What I really ought to do is quit buying ingredients. Ordering takeout makes more sense and is a better means of overall food distribution. People who can handle all those ingredients can prepare the meals. People like me can order one meal at a time. And five ripe tomatoes can get the respect they deserve, without tormenting my psyche in the process.

Reality shows

It's like a show within a show.

Kismet and I went to Cici’s–or maybe it was Ceci’s–for mani-pedis. First we went to Whole Foods for groceries. I thought we’d need to drive, but Kismet said she’s used to going grocery shopping on the train. She shops from a detailed list. I made a list too. I almost stuck to it exactly, and only had to purchase one additional thermal bag when I checked out. We carried our purchases to Ceci’s or Cici’s or maybe it was Cice’s.

“Put them down!” they cried, pointing to our bags. “There!” They pointed to a spot that looked like it would be in the way. We smiled and nodded, but held onto our bags as we studied the wall of polish, choosing our colors. “Put them there,” my nail technician demanded.

“We’re okay,” I smiled, trying to decide between a dark glittery gray and a pale green.

“That’s a nice color. Very pretty. Put bags here.” Things went along as they usually do in a salon, me not sure how much conversation to make, messing with the chair massager controls, feeling nauseous when the massager thing pounded on my shoulders but embarrassed when it thumped my kidneys and pushed my hips out. Kismet paged through a magazine.

Finally I turned off the massager and looked at the TVs. There were two or three installed high on the walls. A reality show was on. Although there was too much salon noise to hear, closed captioning was on so I could read the lyrics and dialog. “Ah-h-h-h-h-h-h-h-h.” “Great job, dude.” “Thanks, bro.”

When my nail technician sat me at the drying station, I was right across from a screen, so I could hear a little. Kismet sat across from me, so she could hear, too, though she couldn’t see the screen unless she turned around. Bro the team leader had to choose between Dude and a guy in red pants. He had them both sing a U2 song. I loved that they sang at the same time, like a high school audition.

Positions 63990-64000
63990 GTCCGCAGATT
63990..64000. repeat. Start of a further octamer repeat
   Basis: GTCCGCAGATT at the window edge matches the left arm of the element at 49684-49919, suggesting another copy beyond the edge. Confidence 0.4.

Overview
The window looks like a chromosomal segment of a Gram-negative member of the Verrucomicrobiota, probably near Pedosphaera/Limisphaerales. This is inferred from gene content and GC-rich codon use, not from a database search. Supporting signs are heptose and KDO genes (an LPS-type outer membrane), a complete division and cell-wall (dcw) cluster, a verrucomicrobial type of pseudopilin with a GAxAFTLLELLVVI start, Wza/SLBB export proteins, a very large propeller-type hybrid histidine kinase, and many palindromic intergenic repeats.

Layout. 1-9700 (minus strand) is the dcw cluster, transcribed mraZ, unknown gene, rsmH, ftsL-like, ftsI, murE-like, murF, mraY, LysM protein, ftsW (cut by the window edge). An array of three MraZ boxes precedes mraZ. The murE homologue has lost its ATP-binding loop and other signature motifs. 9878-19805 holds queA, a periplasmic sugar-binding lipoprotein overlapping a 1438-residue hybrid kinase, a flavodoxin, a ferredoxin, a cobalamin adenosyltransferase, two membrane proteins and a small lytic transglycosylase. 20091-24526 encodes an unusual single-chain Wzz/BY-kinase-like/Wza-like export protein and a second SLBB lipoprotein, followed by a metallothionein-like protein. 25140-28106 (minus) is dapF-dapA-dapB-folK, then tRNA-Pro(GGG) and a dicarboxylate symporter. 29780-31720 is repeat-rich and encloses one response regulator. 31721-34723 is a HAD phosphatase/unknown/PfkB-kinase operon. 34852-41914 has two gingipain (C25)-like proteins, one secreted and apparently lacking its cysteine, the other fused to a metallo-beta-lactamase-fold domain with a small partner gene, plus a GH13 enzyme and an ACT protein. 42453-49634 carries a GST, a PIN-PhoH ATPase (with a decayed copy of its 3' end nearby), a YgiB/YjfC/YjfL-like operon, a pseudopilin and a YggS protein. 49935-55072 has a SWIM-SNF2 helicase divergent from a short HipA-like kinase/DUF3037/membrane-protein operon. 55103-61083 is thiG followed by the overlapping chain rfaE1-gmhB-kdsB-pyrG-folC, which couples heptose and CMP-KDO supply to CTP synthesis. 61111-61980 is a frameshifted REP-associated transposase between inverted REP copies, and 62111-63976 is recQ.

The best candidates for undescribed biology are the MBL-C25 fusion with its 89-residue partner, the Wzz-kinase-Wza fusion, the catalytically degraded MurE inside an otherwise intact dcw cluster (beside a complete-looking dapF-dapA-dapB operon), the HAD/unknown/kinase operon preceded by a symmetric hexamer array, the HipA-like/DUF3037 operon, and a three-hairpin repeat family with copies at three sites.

Kismet and I agreed that we liked Dude better than Red Pants. Kismet turned around to check them out and didn’t like Red’s swagger any more than I did. But I felt Dude’s blazer and jeans looked too straight-laced compared to Red’s pants. I was sure Bro would pick Red. Kismet seemed less worried, or maybe less interested.

Bro: I love you guys both so much.

I tell Kismet, “He loves both the guys so much.”

Kismet smiles.

Bro: This is an incredibly hard decision. I never thought I would have to choose between two such incredibly talented people.

I tell Kismet, “It’s an incredibly hard decision, and he never thought he’d have to choose between two such incredibly talented people.”

Kismet nods.

Bro: Red Pants, you really surprised me today. I knew you’d bring it, but your theatricality really blew me away.

Me: “He’s talking to Red Pants. He knew he would bring it, but his theatricality really blew him away.”

The screen shows a woman and two little girls. A caption reads “Dude’s wife and two little girls.” Under it is the captioning of what Bro is saying to Dude. “There’s Dude’s family!” I say. Kismet turns around but they’ve cut back to Dude, listening to Bro. Kismet turns back around to face me. “Sorry,” I tell her. “They looked worried though.”

Bro: You were amazing and I knew you would be.

Me: “He’s talking to Dude now. He was amazing and he knew he would be.”

Bro: Your first notes were really strong. Really right on. And I thought, he’s gonna do it. Then your next note.

Me: “His first notes were really strong. Uh-oh, it doesn’t look good. If he doesn’t win he has to start all over, he was saying before. He’s got to support his family. They’re showing the family again!” Kismet turns back around but they’ve cut back to Bro. “Sorry,” I say again.

Bro: You are incredibly talented, there’s no doubt about it. This is such a hard choice.

Me: He’s incredibly talented, there’s no doubt about it. This is not looking good at all.

Bro: It’s really hard. But I’m going to have to say…

Me: “He’s going to pick Red Pants. I knew it.”

[Tense music plays]

Me: “Tense music is playing.”

Bro: I’m going to have to go with…

Me: “They’re showing the two guys. They’re cutting to their wives. Tense music is still playing.”

Bro: … I choose Dude.

Me: “Oh my god he chose Dude!”

“Yay,” says Kismet. She waves her new gorgeous nails. “I think we’re done.”

“Maybe we should give them a few more minutes.”

“I need to make appetizers,” she says, getting up. It’s Syd’s birthday dinner tonight. I can’t argue. I still need to make my salad.

We sling our insulated grocery bags over our shoulders, clearing a space in the salon large enough for four more women. I take one last look at the TV before we head out the door. Dude is hugging his family. “I’ll TiVo it for you,” Kismet offers.

“Please don’t,” I answer. We head to the train.

Deep Pace Mine

Let’s not waste this fine Spring day.